Single apamin-blocked Ca-activated K+ channels of small conductance in cultured rat skeletal muscle

Nature. 1986 Oct 23-29;323(6090):718-20. doi: 10.1038/323718a0.

Abstract

Action potentials in many excitable cells are followed by a prolonged afterhyperpolarization that modulates repetitive firing. Although it is established that the afterhyperpolarization is produced by Ca-activated K+ currents, the basis of these currents is not known. The large conductance (250 pS) Ca-activated K+ channel (BK channel) is not a major contributor to the afterhyperpolarization in non-innervated skeletal muscle and some nerve cells, because apamin, a neurotoxic component of bee venom, abolishes the afterhyperpolarization but does not block BK channels, and 5 mM extracellular tetraethylammonium ion (TEA) blocks BK channels but does not reduce the afterhyperpolarization. We now report single-channel currents from small conductance (10-14 pS) Ca-activated K+ channels (SK channels) with the necessary properties to account for the afterhyperpolarization. SK channels are blocked by apamin but not by 5 mM external TEA (TEAo). They are also highly Ca-sensitive at the negative membrane potentials associated with the afterhyperpolarization.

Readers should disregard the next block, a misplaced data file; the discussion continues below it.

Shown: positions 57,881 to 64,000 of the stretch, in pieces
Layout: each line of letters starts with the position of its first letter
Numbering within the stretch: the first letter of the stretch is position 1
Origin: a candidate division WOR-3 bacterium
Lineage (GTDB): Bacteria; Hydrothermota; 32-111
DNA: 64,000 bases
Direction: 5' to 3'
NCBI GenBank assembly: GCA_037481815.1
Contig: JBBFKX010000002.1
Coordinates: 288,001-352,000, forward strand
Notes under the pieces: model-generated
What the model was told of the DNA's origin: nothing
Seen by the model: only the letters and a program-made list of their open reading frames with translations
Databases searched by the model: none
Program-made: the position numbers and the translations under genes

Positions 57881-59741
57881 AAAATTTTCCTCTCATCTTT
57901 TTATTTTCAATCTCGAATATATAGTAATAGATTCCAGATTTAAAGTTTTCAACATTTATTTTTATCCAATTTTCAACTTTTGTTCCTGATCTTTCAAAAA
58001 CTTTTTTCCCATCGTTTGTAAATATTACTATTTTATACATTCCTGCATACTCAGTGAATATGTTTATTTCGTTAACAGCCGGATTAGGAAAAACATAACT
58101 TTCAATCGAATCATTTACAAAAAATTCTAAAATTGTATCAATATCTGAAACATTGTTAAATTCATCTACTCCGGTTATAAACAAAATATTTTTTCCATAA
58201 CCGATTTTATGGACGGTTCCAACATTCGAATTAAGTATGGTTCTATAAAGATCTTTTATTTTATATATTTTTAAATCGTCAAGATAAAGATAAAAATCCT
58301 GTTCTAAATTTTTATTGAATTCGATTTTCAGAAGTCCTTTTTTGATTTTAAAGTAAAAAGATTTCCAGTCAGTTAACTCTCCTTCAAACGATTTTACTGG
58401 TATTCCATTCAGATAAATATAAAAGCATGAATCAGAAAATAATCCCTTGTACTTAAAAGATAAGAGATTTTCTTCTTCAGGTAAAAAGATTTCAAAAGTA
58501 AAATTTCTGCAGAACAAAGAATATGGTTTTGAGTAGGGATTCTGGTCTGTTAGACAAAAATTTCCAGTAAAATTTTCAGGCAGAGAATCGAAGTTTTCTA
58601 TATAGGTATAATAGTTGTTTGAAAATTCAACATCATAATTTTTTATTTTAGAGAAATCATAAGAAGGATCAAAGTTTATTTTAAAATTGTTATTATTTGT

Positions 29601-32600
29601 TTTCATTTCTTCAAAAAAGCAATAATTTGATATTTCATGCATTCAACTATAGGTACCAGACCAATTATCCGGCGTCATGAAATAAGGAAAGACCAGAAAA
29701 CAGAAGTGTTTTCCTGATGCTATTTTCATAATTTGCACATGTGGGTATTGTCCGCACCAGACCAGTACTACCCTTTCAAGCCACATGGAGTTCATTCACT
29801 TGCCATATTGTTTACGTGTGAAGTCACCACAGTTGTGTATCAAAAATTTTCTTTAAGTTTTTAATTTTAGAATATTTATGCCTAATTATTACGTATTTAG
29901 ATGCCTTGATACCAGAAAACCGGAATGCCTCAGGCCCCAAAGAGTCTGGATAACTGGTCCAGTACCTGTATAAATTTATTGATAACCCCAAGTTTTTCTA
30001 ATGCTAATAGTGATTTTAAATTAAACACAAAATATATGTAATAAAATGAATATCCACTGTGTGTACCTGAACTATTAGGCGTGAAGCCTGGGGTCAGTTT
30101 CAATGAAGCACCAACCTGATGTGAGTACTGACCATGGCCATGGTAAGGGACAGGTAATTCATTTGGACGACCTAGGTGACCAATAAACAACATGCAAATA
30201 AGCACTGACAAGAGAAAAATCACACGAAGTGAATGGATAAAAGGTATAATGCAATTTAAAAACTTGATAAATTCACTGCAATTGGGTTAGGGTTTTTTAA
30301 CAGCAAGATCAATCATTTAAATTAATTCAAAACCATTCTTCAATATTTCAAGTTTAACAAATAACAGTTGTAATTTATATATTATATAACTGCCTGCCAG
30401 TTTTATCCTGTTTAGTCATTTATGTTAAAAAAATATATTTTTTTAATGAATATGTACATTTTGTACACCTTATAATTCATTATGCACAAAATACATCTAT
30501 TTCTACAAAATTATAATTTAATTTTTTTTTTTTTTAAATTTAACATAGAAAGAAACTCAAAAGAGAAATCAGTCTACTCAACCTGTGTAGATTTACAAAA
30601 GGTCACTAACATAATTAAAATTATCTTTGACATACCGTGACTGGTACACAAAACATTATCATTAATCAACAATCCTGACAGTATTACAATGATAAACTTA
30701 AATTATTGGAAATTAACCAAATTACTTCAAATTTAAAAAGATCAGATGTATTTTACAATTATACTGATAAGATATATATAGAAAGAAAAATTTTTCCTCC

Publication types

  • Research Support, Non-U.S. Gov't
  • Research Support, U.S. Gov't, P.H.S.

MeSH terms

  • Action Potentials
  • Animals
  • Apamin / pharmacology*
  • Bee Venoms / pharmacology*
  • Calcium / pharmacology*
  • Chlorides / metabolism
  • Electric Conductivity
  • Electrophysiology
  • Ion Channels / drug effects*
  • Muscles / drug effects
  • Muscles / physiology*
  • Potassium / metabolism*
  • Rats
  • Tetraethylammonium Compounds / pharmacology

Substances

  • Bee Venoms
  • Chlorides
  • Ion Channels
  • Tetraethylammonium Compounds
  • Apamin
  • Potassium
  • Calcium